Obvious, but not necessarily easy. Most of your time should be spent on those tasks that are directly associated with your goals, and if you are not spending most of your time on those, than no matter how productive you become every day (be it 1%, 5% or 10%!) the amount of productivity increased won’t matter if you are not focusing on what’s important.

Getting stuff done isn’t the goal. Getting the RIGHT stuff done, is.

Once you’ve identified what are the right tasks, the ones where you should spend more of your time then you can start thinking about ways to become more productive. This is long-term planning. If you always know how to spend your time, then when those unplanned events happen, you won’t be thrown off balance trying to recover your time.

Don’t focus on small or big improvements. Decide what you need to improve first.

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Better Time Management with Smart Calendars

March 12, 2009

Use your calendar to your advantage

Smart calendar done right

Using calendar the smart way

I’ve noticed throughout the years that if something is not on my task list it won’t get done. Yes, I may remember the task from time to time and I write it down in a yellow sticky note, but getting it into my task list (be it in Outlook where I centralize everything, or in a paper notebook that I used back in the day) triggers some type of psychological commitment that is not the case otherwise. And besides, once is in my task list (I use MS Outlook to manage my tasks, see my post on Task Management with Outlook), I can then prioritize and classify accordingly.

But the other side of getting stuff done and being effective at managing your time has to do with meetings.  Seth Godin says there are three types of meetings: 

  • Information: designed to inform
  • Discussion: where the leader wants feedback
  • Permission: where the other side has the power to say ‘yes’ or ‘no’

 

Although I think he simplified a bit (I can think of at least 3 other types that are not covered there, but that’s a post for another time), I get his point. Unless you know what the meeting if for, you won’t be prepared for it, and you won’t have a very productive meeting. Unproductive meetings are a drag on your time and therefore on your ability to be a better manager. The subject of running effective meetings has been discussed in several other blogs so I’ll focus at the narrower topic I outlined in the beginning, which is managing your time via smart use of your calendar.

 

The Five Rules of Effective Meeting Scheduling

For those of us networked and connected to a calendar system such as MS Outlook, we have the advantage of being able to share our calendars with the rest of the company. That is also, of course, a drawback in some cases because everyone with access to your calendar can now see when you are available and when you are out playing golf, I mean, when you are in an important meeting.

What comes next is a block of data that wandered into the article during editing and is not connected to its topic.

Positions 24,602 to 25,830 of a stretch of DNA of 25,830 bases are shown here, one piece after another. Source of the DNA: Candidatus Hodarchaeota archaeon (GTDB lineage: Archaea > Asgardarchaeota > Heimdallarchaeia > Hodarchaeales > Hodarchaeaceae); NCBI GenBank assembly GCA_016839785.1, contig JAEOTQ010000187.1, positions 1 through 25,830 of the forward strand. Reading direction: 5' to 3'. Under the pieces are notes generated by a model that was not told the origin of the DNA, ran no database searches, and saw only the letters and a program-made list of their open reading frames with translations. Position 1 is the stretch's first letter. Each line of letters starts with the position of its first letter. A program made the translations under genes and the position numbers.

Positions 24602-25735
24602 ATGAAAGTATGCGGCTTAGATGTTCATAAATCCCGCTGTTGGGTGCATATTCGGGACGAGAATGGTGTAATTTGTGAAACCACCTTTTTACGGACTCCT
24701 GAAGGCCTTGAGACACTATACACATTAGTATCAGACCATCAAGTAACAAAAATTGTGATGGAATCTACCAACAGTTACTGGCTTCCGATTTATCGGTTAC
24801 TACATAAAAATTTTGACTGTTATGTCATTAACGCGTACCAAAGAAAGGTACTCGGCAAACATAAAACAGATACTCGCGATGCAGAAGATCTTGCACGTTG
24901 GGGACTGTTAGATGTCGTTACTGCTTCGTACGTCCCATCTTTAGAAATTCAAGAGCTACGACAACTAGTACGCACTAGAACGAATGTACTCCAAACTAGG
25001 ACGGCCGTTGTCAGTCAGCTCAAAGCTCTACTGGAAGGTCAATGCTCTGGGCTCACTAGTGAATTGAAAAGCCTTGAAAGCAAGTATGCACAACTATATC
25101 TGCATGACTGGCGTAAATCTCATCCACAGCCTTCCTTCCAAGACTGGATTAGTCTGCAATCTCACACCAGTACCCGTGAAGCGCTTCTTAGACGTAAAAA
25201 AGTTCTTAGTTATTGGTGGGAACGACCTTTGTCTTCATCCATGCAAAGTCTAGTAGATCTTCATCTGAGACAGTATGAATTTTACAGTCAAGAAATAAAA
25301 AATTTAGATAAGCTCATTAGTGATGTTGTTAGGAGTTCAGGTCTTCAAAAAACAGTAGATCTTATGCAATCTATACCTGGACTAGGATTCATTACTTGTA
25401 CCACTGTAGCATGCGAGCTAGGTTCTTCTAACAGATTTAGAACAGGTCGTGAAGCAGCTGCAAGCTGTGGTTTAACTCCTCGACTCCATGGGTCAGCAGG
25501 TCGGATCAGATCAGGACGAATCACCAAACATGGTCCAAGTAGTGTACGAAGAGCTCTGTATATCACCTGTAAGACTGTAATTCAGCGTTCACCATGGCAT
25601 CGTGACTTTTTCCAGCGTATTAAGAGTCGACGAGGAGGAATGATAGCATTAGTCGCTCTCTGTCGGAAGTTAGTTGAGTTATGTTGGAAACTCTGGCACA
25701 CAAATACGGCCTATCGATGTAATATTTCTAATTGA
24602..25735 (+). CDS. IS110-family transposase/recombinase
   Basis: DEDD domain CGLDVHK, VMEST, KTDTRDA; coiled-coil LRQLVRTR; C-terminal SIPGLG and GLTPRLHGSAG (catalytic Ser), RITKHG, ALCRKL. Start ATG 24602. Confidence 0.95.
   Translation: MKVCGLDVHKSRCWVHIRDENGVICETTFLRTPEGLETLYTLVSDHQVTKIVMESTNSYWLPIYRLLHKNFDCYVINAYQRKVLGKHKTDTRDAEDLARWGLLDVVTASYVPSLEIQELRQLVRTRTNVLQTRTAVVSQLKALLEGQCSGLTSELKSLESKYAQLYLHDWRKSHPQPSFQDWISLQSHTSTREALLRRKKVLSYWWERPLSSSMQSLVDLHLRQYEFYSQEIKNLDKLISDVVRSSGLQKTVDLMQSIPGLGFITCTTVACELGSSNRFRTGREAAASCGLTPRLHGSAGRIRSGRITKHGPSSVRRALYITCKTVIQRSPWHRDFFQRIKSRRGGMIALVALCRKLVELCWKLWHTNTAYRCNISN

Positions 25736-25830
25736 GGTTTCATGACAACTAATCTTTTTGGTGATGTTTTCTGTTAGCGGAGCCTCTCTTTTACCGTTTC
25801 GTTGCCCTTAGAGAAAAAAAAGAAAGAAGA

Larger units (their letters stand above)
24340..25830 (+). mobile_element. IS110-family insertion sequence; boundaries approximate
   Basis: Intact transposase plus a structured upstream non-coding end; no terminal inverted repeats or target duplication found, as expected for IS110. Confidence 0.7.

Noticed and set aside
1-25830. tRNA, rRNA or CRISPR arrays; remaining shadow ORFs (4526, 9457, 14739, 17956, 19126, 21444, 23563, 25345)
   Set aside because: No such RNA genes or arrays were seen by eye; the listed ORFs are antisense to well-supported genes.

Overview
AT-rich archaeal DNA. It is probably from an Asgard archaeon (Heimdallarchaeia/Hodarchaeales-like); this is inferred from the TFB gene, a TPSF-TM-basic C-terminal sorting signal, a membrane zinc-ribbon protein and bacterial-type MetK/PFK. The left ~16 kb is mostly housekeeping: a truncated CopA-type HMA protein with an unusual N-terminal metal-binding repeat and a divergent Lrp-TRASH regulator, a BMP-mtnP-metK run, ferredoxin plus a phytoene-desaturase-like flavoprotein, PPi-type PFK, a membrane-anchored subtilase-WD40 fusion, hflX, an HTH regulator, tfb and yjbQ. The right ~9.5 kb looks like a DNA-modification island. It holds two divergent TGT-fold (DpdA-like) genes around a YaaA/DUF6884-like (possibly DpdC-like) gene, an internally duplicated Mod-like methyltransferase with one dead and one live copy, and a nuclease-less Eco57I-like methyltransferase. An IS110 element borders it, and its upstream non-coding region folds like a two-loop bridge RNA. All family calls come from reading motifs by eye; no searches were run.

But seriously, I think that the networked calendar has more advantages than disadvantages if you know how to use it. Try following these simple rules:

 

1.       Make your calendar available to your direct reports and your peers: companies differ on their network policies and who has access to what, so you may not need to do this but just in case your company locks down access to other people’s calendar you should proactively let your direct reports (those who work for you) and your peers see your schedule. This will help you in two ways. For one, your staff can now see your availability and schedule necessary meetings directly into your calendar without having to keep asking you, which saves you time once you let them know of your particular preferences (i.e. don’t schedule meetings in the morning, or whether you prefer to leave at least 1 hour after lunch before any meeting, etc.) and secondly, if your peers have access to your calendar, you can also avoid calls and emails back and forth asking “hey, are you available at 2pm tomorrow to discuss Project X? If not, give me a couple of days and times….”. Let them see your availability and let them Mischedule the meeting accordingly. This is a GREAT time saver.

In order to give other people access to your calendar in outlook, do the following (Outlook 2003 and 2007):

  • Go to “tools – options”
  • Click on “Calendar Options”
  • Click on “Resource Scheduling”
  • Click on “Set Permissions”
  • Click on the “Permissions” tab
  • Click on the “Add” button, the contacts list will open upAdding Permissions to Your Calendar